It should be noted that SFTT recently asked the US Army to let the public know the test results of 2,000 potentially cracked ceramic plates which the US Army has steadfastly stated that there has never been a single  incidence of cracked ceramic plates.   Could it be that clear evidence of “cracked ceramic plates” now exists and these deficient ceramic plates were sufficient to demand a recall?   Also, for the US Army to suggest that the recalled plates passed all ballistics tests seems to overlook the scathing report by the Government Accountability Office which recommended independent testing of military body armor.

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GAO Recommendations on Body Armor Testing

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To determine what effect, if any, the problems GAO observed had on the test data and on the outcomes of First Article Testing, the Army should provide for an independent ballistics evaluation of the First Article Testing results by ballistics and statistical experts external to the Department of Defense before any armor is fielded to soldiers under this contract solicitation. Because DOD did not concur with this recommendation, GAO added a matter for congressional consideration to this report suggesting that Congress direct DOD to either conduct such an independent external review of these test results or repeat First Article Testing.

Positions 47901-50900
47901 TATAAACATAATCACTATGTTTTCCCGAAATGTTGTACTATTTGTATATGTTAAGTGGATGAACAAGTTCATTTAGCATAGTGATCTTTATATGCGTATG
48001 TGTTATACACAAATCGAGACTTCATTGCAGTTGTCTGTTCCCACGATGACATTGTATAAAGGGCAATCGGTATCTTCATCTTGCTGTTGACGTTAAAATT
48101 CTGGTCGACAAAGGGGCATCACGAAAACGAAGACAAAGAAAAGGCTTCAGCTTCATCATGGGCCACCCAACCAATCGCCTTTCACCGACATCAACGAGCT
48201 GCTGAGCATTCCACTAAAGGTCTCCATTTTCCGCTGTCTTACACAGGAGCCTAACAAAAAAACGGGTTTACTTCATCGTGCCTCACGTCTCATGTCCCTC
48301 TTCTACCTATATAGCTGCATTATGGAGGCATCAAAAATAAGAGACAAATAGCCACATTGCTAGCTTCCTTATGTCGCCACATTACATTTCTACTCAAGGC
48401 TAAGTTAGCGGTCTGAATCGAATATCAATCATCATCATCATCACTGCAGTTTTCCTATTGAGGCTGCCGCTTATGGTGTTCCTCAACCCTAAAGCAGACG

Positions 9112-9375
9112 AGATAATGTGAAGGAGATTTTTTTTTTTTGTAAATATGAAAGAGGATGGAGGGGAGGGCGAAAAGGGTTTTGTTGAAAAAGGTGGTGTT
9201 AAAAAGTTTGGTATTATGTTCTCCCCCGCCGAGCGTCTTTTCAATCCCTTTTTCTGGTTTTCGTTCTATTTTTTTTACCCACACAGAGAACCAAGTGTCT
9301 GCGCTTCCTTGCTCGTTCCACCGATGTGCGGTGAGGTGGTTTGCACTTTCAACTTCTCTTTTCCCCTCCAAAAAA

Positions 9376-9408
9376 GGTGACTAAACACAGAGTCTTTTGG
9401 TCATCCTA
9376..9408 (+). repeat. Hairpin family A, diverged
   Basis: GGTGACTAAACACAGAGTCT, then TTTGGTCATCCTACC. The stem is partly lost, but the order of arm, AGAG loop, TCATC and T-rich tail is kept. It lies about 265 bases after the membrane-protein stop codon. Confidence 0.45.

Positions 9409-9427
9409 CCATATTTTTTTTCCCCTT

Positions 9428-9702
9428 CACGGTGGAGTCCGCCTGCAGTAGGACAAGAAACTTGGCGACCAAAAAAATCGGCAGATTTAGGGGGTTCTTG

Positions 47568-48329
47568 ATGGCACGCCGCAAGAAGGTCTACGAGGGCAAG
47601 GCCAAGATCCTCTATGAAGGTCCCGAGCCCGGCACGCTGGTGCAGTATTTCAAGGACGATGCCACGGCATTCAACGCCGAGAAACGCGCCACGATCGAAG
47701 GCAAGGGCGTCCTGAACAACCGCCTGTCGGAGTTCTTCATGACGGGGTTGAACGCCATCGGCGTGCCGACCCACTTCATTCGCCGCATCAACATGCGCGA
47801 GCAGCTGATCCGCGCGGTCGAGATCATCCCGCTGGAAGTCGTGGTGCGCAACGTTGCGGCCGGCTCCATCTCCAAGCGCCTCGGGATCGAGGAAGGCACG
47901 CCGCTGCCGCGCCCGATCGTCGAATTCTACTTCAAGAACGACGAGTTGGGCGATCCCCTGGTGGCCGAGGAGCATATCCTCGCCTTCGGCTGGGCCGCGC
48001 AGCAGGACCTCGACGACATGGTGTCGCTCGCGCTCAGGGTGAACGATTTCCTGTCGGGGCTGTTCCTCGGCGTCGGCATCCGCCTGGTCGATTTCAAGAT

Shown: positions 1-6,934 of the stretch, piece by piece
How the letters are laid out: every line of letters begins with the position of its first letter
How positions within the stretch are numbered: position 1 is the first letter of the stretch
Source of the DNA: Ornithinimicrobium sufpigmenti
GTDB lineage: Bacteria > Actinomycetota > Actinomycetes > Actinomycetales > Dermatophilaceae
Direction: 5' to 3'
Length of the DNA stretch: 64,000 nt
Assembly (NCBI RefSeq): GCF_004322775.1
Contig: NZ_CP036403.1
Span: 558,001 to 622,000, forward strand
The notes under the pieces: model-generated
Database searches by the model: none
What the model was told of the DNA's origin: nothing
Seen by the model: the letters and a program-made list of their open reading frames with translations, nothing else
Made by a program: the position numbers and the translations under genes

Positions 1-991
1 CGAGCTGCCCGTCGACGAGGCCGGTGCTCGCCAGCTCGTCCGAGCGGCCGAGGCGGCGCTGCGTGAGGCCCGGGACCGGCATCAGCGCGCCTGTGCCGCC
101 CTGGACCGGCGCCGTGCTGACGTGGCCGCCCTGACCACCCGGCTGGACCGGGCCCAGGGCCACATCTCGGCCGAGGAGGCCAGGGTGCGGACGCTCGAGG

To better align actual test practices with established testing protocols during future body armor testing, the Army should assess the need to change its test procedures based on the outcome of the independent experts’ review and document these and all other key decisions made to clarify or change the testing protocols during future body armor testing. Although DOD did not agree that an independent expert review of test results was needed, DOD stated it will address protocol discrepancies identified by GAO as it develops standardized testing protocols. DOD also agreed to document all decisions made to clarify or change testing protocols.

 

[NB: DOD quietly dropped its opposition to this GAO recommendation and an “independent experts’ review” of Army/DOD ballistic test protocols has started. One retired Army general was assigned to the panel, raising some doubt as to just how “independent” this panel truly is.]